Liver ultrasound elastography is a painless, new test available at Medical Imaging of Fredericksburg. It can detect and evaluate liver fibrosis in patients with Hepatitis C, Hepatitis B, non-alcoholic fatty liver disease (NAFLD), and other biliary disorders. It is an alternative to more invasive liver biopsies for determining the degree of fibrosis in patients, noted Neil Patil, MD, a fellowship trained diagnostic radiologist with Radiologic Associates of Fredericksburg who has served as physician director of ultrasound.
“Liver elastography gives gastroenterologists an alternative, noninvasive way to assess the degree of liver fibrosis for initial evaluation and continued monitoring,” Dr. Patil explained. “Patients with Hepatitis C, for example, can be evaluated for new medications based on the degree of fibrosis detected by elastography.”
Following a comprehensive review of relevant literature, the Society of Radiologists in Ultrasound published a consensus statement in 2015. It concluded that elastography techniques can be used to distinguish patients with no or minimal fibrosis from those with severe fibrosis or cirrhosis “with no need for biopsy in these groups unless there are other factors that would lead to biopsy, such as risk of acute flares in chronic hepatitis that would not be appropriately assessed noninvasively.”
Liver fibrosis occurs when scar tissue develops in the liver as the result of chronic conditions such as Hepatitis C, Hepatitis B, and NAFLD. Without treatments that halt or reverse these conditions, fibrosis can progress. The American Liver Foundation cites Hepatitis C, for example, as a leading cause of liver failure and end-stage liver disease, and the Centers for Disease Control and Prevention estimates that approximately 15,000 Americans die each year from Hepatitis C–related liver disease.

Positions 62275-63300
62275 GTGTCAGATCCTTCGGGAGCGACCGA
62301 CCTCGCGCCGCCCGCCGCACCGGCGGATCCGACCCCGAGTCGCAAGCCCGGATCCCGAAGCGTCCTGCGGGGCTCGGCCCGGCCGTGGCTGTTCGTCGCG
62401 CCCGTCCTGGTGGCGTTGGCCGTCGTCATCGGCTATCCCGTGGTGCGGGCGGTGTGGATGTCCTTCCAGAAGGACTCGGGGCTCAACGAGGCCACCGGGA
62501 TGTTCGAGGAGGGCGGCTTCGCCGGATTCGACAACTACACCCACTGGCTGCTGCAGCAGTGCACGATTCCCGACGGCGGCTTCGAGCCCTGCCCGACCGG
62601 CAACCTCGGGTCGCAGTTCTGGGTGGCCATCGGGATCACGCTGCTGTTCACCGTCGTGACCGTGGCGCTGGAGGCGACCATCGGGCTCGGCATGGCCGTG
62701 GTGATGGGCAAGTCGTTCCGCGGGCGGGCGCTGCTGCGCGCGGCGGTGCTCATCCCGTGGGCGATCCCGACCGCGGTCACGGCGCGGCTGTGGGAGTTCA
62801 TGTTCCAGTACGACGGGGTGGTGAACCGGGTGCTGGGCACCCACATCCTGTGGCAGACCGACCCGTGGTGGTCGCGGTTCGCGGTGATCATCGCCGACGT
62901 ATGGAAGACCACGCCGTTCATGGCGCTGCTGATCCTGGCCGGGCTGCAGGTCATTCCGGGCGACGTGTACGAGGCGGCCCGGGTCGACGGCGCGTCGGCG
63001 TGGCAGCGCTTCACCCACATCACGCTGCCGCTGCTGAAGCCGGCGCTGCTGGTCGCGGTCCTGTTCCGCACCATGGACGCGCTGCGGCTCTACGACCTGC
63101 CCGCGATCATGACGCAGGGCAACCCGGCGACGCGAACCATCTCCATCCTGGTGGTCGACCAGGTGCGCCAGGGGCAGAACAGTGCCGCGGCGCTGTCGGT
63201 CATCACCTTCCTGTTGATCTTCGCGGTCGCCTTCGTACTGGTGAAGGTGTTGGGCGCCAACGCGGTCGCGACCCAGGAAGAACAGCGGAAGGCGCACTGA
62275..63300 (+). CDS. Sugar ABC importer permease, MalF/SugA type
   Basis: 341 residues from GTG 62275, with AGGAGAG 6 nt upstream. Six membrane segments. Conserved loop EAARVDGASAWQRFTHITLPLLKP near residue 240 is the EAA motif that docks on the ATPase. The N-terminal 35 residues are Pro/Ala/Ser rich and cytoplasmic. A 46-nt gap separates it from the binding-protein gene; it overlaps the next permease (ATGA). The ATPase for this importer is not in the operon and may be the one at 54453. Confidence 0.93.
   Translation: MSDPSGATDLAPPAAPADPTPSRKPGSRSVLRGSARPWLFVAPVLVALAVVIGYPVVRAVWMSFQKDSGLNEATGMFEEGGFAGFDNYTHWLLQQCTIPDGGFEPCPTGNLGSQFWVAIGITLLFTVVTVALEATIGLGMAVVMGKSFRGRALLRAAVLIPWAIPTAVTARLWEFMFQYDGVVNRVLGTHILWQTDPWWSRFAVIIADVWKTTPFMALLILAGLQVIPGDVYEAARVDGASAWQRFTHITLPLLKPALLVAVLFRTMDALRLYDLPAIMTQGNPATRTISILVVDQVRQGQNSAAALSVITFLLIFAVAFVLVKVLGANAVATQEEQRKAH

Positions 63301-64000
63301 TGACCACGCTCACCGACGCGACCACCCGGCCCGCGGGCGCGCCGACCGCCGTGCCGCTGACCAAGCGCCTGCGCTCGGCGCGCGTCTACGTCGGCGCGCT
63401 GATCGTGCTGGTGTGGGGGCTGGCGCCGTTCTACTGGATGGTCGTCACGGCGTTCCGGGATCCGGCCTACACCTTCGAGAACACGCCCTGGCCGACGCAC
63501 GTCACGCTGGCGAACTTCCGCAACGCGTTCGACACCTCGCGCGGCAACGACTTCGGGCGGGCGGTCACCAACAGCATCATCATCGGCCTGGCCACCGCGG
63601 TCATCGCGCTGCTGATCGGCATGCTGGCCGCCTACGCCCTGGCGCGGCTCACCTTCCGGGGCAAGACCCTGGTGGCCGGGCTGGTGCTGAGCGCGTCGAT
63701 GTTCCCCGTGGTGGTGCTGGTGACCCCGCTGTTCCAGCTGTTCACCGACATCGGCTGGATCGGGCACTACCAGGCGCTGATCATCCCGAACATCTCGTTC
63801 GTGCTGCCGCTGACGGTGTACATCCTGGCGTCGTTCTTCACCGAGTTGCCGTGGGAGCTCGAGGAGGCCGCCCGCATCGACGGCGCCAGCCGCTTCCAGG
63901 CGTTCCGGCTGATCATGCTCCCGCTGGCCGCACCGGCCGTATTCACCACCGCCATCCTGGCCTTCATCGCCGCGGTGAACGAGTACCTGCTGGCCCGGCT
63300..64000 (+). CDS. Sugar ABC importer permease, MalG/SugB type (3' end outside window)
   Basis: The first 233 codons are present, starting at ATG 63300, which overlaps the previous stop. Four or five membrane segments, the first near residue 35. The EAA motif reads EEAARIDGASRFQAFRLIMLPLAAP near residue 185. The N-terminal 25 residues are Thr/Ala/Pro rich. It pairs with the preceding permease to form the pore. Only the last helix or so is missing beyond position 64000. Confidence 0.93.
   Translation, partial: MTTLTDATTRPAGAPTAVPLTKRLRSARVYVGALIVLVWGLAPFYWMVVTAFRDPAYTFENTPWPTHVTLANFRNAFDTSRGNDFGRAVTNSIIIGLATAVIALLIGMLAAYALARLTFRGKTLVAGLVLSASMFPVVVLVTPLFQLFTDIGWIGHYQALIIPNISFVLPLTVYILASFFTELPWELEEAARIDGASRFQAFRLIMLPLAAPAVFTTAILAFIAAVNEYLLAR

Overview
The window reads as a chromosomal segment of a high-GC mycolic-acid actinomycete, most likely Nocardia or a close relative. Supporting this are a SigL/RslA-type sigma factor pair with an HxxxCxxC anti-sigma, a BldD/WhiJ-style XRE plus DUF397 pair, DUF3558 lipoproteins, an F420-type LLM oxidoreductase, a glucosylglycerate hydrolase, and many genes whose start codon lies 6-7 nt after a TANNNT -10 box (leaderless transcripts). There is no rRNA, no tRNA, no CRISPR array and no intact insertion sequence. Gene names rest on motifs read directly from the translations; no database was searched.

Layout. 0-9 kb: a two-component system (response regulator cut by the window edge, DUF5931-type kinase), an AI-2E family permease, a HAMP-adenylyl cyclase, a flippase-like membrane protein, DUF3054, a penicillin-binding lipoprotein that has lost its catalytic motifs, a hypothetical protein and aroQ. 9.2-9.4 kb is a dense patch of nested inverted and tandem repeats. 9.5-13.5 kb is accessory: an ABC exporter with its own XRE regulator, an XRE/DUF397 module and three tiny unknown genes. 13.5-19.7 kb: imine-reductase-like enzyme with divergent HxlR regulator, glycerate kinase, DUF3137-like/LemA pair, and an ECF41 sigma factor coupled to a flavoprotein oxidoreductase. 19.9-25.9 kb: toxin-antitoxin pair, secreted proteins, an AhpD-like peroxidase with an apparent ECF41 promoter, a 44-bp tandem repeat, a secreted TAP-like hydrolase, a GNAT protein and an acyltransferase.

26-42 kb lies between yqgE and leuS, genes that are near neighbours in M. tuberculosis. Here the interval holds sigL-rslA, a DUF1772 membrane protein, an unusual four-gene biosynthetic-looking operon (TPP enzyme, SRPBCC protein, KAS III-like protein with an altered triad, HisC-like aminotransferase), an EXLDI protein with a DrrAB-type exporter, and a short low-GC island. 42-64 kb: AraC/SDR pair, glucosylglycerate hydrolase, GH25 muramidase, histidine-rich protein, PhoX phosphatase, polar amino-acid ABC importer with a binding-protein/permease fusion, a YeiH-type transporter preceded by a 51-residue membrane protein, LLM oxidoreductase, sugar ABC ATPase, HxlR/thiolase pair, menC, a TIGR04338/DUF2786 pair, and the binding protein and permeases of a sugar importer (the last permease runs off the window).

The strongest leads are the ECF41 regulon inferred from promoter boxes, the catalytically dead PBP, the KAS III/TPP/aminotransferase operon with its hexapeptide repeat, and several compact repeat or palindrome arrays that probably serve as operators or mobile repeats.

When assessing the liver for fibrosis, ultrasound elastography can evaluate larger sections of the liver than a liver biopsy can. It also provides a noninvasive test for tracking the patient’s response throughout the course of treatment, Dr. Patil added. He noted that a liver biopsy is still required for some patients, depending on their condition, but ultrasound elastography is an option in many cases.
Citing one of the cases Medical Imaging of Fredericksburg has handled since introducing the technique in August, an ultrasound elastography test detected severe fibrosis in a middle-aged man with a history of Hepatitis C whose liver had appeared normal using a standard ultrasound. In another case, ultrasound elastography enabled physicians to categorize the degree of significant liver fibrosis in a local patient whose liver biopsy had determined a borderline degree of fibrosis.
Medical Imaging of Fredericksburg is using Philips point shear wave liver elastography (PSWE), a newer, more robust technique than was available previously for liver ultrasound tests, Dr. Patil said. PSWE allows for greater volume sampling of the liver and direct visualization for more accurate results. To use the technique, Radiologic Associates of Fredericksburg’s body imaging radiologists completed a primer covering how liver elastography is conducted, how quality is controlled, and how the evaluation is interpreted.
The cost for liver elastography is $100, and is typically covered by Medicare and most insurance plans.
For More Information
Referring physicians who have questions about ultrasound elastography can contact Dr. Patil through the RAF Physicians Concierge at 1-855-RAF-LINE (1-855-723-5463) or email at Concierge@rafadmin.com. Patients with conditions discussed in this article who would like more information should talk with their physicians.